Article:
This is legitimately going to be the easiest step because if you receive a paycheck, all you need to do is look at the final number. Your employer’s payroll software does all the work and gives you a number after state, local, income tax, Medicare, and Social Security are deducted from your gross pay.
However, if you have any deductions for things like a health savings account or 401(k) contributions, you will need to add those figures back in – you will pull those amounts back out in one of the next steps.
For self-employed people, determining your after-tax income can be a little more difficult because your income probably varies month to month. One idea is to use the amount you estimate for your quarterly taxes divided by three to give you a baseline for each month. Flexibility, though, is going to be a necessity.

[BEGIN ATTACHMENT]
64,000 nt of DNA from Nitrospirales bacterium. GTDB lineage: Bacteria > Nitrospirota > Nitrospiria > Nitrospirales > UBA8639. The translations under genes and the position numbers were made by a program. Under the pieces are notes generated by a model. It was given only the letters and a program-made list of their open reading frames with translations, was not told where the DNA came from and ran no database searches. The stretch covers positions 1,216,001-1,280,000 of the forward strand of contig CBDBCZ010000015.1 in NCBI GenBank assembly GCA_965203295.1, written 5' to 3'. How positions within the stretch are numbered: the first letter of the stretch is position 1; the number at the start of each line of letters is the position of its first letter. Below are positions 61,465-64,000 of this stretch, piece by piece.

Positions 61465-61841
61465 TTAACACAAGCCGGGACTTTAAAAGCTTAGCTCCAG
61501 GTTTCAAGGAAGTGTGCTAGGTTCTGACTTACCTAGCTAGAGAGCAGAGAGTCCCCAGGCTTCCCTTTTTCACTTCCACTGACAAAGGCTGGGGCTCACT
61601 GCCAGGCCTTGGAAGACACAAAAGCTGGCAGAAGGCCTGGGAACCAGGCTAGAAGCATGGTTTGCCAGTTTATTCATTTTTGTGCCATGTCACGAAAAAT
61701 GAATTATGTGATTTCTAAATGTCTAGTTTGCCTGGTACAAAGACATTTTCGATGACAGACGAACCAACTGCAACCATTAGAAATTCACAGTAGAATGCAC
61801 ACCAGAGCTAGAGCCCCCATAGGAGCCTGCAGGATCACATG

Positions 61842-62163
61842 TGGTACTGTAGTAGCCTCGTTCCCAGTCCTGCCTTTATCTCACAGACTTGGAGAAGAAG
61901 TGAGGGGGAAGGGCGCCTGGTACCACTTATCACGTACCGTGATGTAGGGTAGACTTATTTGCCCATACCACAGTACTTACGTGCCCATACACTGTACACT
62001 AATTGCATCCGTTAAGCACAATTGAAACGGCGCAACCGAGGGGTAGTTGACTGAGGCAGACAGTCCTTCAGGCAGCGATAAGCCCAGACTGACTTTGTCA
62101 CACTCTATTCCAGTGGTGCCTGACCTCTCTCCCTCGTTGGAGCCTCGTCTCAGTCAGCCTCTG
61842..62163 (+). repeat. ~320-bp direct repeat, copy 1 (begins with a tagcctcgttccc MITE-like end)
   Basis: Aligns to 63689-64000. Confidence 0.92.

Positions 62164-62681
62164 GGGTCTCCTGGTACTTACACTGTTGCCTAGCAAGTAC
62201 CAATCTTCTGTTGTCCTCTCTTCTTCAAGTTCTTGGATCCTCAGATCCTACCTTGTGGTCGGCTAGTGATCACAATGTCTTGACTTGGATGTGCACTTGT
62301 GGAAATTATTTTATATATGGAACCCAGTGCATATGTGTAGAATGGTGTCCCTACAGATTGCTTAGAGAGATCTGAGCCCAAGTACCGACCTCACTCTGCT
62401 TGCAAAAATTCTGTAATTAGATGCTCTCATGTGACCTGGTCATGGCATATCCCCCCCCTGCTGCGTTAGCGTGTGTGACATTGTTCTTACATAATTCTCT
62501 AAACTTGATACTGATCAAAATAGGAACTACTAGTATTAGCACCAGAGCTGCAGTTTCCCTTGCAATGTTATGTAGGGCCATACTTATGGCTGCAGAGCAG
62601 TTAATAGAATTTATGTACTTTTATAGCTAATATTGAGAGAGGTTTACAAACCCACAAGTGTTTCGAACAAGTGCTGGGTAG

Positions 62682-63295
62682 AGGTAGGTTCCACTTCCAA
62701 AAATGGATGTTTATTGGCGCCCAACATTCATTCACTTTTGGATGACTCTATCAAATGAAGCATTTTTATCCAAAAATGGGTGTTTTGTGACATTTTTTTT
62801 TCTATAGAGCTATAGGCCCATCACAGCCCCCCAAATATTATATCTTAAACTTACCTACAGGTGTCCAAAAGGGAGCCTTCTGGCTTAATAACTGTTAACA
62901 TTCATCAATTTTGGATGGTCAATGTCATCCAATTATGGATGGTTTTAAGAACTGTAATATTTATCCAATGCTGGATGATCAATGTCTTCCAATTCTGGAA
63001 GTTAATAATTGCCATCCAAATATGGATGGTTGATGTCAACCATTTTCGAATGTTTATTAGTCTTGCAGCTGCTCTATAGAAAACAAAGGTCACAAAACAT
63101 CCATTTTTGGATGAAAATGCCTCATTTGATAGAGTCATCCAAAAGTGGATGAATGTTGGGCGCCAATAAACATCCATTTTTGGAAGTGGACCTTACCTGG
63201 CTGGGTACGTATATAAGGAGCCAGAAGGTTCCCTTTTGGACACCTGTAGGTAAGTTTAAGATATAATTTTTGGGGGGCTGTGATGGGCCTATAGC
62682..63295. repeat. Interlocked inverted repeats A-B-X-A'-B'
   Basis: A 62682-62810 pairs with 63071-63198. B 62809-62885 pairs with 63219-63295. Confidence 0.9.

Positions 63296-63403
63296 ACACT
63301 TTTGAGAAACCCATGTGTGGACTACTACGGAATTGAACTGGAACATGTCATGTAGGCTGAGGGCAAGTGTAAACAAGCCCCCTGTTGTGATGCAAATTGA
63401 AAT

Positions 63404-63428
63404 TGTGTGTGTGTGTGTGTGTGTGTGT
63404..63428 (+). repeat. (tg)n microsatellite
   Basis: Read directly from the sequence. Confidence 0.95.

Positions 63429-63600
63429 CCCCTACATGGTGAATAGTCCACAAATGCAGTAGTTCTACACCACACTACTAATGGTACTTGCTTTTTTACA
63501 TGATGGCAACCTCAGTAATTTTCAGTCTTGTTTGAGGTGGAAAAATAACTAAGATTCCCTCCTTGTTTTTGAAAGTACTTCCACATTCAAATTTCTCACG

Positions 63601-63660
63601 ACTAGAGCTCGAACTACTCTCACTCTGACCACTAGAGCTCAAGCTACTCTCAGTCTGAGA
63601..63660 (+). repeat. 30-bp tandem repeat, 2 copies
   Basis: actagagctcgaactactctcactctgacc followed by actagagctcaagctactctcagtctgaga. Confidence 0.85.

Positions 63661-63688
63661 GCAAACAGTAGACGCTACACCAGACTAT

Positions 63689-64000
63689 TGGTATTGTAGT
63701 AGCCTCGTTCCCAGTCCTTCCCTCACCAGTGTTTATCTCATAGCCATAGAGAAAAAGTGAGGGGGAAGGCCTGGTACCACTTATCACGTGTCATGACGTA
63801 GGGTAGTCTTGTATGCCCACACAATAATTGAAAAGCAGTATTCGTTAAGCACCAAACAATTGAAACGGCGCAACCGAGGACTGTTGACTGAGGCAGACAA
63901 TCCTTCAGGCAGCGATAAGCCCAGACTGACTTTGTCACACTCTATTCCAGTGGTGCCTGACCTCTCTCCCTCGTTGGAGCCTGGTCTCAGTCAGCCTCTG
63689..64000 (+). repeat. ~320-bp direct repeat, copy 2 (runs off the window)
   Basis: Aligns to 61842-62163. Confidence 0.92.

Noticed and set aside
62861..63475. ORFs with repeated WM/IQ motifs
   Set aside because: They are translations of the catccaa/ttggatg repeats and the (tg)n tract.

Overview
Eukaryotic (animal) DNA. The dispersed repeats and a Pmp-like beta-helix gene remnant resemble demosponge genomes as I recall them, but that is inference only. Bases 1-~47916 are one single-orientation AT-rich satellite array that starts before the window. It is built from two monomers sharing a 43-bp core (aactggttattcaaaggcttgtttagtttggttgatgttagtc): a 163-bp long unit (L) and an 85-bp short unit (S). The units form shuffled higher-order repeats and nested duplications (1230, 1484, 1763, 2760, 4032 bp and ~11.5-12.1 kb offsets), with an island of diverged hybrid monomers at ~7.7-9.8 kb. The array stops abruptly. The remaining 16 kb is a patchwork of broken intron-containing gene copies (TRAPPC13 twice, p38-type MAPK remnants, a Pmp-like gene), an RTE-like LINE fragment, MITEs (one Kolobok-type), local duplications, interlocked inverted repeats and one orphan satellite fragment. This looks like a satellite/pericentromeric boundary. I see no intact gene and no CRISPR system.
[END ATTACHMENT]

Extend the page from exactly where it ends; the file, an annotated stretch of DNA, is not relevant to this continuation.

M$M tip: Read more about self-employment taxes at How to Handle Taxes for Your Side Hustle.
Step 2: Reduce your needs to 50% of your income
Let’s first talk about what your needs are. This might be hard for some of us because sometimes it really does feel like you need to meet your friends for a drink.
But, needs are essentials, like:
- Groceries (basics, not fancy cheese or a nice steak)
- Housing costs (mortgage, rent, insurance, repairs, property taxes, etc.)
- Utilities (water, electric, gas, sewer, trash, internet, etc.)
- Healthcare (including necessary prescriptions and/or treatments)
- Auto costs (insurance, property taxes, maintenance, licensing fees, payments)
- Minimum debt payments (student loans, credit cards, personal loans, etc.)